I can’t stop thinking about creative growth and how much it ties in to our intellectual curiosity. As I get older, I’m more and more disheartened to see people just… stop learning things. Obviously, you can read a whole slew of political commentary into that concept; people refusing to grow past the status quo they’re most comfortable with or learn to accept people that previously made them feel “weird” about how different their lives and experiences are. But we’re in the Trump era and Biden’s the national frontrunner in the Democratic primary, so there’s a billion think-pieces on that. So let’s talk about music. Let’s talk about punk music.
Since I started listening to music, I’ve listened to punk. Pop-punk, ’77, and some early hardcore are my specialties. But around the end of high school, I started to kind of fall out of thecontemporary punk scene. At least in the scene I was in, heavier punk and metal merged a little too much for my tastes and got too… macho, the same thing that turns me off from a lot of 80s hardcore. Pop punk got too overproduced and started to drift away from the “my friends in their garage writing songs about girls” sound that I fell in love with of the late 90s/early 00s. So I fell out of it and started listening to a lot more indie and alternative.
But recently, I’ve started to fall pretty hard into post-punk. I’m new to it, so forgive me if I’m wrong about any of the details, but it seems like post-punk (and no-wave) seem to embody the DIY, relatable punk ethos, but without the cliché, trappings, and narrow genre focus of punk. I’ve been all about bands like Siouxsie And The Banshees, Sonic Youth, and Joy Division for the last few weeks after my guitarist gave me a path to delve in to. And man, it rules. It’s got that “garage band with friends” sense of freedom, but with a much bolder and unexpected musical direction. It really opened my eyes up to the idea that I don’t have to “leave behind punk” when I get bored of it, but I can just make different punk music. The punk ethos isn’t just about fast and loud guitars, but it’s just that, an ethos. The punks grew up and I had missed the whole thing for decades. This is the exact kind of music I want, no, need to be playing right now. Being an artist in 2020 has to be about inclusivity instead of gatekeeping. It’s all about making art for the right reasons, your reasons, not about following the structures set by the generations before us. Punk was punk because nobody had done it before, not because somebody did the exact same thing 40 years ago. And that brings me to LCD Soundsystem and their second album, Sound Of Silver.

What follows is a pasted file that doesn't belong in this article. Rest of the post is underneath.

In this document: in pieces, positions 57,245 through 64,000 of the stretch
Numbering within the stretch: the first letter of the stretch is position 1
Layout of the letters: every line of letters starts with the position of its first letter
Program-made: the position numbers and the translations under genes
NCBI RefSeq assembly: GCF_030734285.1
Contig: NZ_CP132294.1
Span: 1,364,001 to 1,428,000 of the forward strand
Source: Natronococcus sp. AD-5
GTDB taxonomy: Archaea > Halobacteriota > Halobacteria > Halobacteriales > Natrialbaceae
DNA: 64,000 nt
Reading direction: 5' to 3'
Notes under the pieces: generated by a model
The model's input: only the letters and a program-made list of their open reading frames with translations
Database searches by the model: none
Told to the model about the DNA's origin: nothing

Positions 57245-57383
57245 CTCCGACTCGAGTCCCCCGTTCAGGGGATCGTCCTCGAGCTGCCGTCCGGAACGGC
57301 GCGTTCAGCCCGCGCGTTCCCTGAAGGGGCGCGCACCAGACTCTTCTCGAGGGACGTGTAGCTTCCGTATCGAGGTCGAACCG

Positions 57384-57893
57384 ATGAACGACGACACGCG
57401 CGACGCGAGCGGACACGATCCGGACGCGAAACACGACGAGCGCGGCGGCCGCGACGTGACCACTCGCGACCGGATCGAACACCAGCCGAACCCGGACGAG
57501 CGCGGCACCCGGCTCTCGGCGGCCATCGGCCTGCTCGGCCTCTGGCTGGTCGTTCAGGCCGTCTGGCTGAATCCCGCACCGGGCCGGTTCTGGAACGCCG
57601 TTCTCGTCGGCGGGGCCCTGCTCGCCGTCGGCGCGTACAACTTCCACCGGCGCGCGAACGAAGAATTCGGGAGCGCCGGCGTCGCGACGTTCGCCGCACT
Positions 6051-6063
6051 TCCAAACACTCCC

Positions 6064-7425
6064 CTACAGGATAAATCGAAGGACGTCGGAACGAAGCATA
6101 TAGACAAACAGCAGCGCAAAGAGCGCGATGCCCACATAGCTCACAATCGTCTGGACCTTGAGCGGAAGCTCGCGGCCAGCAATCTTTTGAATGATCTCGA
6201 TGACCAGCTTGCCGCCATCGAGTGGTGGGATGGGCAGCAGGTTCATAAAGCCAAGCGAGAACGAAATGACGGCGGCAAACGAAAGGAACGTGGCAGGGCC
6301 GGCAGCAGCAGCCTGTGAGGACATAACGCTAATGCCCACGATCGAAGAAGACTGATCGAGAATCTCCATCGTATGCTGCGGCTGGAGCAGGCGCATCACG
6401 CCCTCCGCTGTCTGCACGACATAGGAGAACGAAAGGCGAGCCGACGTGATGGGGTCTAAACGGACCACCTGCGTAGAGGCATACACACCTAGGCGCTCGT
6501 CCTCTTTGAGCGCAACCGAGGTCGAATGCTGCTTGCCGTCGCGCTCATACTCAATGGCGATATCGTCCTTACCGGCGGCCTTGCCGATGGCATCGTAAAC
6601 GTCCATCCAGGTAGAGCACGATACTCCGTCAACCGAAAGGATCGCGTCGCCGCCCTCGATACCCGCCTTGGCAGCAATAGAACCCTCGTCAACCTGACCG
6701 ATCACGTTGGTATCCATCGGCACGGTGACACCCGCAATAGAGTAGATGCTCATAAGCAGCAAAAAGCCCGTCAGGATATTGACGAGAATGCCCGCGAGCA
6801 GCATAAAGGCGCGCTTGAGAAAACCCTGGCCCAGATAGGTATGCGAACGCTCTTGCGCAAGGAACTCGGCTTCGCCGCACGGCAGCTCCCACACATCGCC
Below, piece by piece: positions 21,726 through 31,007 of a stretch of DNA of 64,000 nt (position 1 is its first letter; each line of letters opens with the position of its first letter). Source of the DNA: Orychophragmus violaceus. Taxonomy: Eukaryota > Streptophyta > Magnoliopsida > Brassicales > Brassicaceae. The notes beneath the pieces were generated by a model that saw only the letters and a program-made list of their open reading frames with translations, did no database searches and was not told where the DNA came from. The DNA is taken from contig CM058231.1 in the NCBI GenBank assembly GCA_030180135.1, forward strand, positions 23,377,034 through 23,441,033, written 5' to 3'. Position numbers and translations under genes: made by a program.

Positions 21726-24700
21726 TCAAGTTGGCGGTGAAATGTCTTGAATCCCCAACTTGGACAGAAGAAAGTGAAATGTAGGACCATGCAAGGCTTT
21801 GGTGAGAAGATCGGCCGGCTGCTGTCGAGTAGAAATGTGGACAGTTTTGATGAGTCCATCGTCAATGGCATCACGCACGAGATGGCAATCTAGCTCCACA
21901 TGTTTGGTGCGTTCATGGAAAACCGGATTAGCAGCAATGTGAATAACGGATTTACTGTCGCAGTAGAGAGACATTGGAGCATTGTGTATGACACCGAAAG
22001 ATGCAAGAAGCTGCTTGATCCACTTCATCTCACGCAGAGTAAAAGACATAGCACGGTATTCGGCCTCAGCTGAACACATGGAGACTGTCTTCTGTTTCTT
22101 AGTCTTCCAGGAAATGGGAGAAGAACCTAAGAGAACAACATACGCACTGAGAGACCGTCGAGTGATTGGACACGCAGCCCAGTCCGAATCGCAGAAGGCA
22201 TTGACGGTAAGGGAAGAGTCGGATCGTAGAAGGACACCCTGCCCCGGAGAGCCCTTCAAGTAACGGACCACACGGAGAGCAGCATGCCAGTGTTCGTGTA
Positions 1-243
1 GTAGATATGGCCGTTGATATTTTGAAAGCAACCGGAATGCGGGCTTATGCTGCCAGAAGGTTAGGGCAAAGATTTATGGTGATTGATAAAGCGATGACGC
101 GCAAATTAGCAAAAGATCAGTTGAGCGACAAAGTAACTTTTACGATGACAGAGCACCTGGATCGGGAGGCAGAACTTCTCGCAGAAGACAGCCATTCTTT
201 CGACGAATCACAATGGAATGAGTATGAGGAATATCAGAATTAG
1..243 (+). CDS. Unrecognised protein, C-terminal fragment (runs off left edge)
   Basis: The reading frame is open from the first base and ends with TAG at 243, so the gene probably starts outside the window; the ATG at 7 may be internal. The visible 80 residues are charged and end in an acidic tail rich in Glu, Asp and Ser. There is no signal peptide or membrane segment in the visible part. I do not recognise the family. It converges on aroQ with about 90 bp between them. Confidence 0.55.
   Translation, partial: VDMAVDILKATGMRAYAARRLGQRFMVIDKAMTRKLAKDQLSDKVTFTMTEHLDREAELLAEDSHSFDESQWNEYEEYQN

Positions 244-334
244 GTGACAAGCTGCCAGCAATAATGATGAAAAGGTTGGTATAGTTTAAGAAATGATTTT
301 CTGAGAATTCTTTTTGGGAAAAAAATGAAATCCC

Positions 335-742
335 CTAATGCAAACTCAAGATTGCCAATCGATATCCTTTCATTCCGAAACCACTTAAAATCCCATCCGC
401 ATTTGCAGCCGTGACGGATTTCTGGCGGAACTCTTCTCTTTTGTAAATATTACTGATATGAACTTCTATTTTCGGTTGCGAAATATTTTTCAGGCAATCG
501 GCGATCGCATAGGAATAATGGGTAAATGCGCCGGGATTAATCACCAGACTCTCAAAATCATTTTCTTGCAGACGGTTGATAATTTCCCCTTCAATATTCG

LCD Soundsystem had been recommended to me a few times over the years, but I never really gave them a shot until this week. The aforementioned guitarist showed me a few songs and I wasn’t really wowed at first. But then I listened to this record and I was immediately won over. It really captured the exact feelings I’ve been having about making music today. So many songwriters just try to capture the sound they listen to instead of trying to do something new, something risky. I try to approach any creative project by first answering the question, what can I offer that no one else can? If this was just a straight album review, there are a million people way better than I am at talking about or analyzing music, so I try to focus on my reaction to music instead. Why would I want to make music that just sounds like a watered down version of someone I loved? Someone who I loved because of how groundbreaking and new their sound was when it came out? We have all unique voices, experiences, lives, why waste them?
If you aren’t familiar with LCD, they’re a bit hard to describe. They’re… dance-punk, I guess? A lot of the instrumentation is electronic and synth-driven, but James Murphy clearly comes from the New York punk scene. It sounds like a fun dance album, but lyrically, a whole lot of the record, probably because it is, seems like a punk record of the Bloomberg-era (Your mild billionaire mayor’s now convinced he’s a king). I’ve never heard a band that sounds like LCD Soundsystem. And that’s the point. It sounds strange at first, but doesn’t everything that leaves a mark? Everyone should have something to say no matter how hard to describe their voice is. If they think they don’t have anything important to say, maybe they should start to really think about why they feel like their voice doesn’t matter and who made them feel that way.
New York, I Love You, But you’re bringing me down. Like a death of the heart. Jesus, where do I start? But you’re still the one pool. Where I’d happily drown And oh… Take me off your mailing list. For kids who think it still exists Yes, for those who think it still exists Maybe I’m wrong and maybe you’re right. Maybe I’m wrong and maybe you’re right. Maybe you’re right. Maybe I’m wrong and just maybe you’re right And oh.. Maybe mother told you true and there’ll always be somebody there for you And you’ll never be alone But maybe she’s wrong and maybe I’m right and just maybe she’s wrong Maybe she’s wrong and maybe I’m right and if so, is there?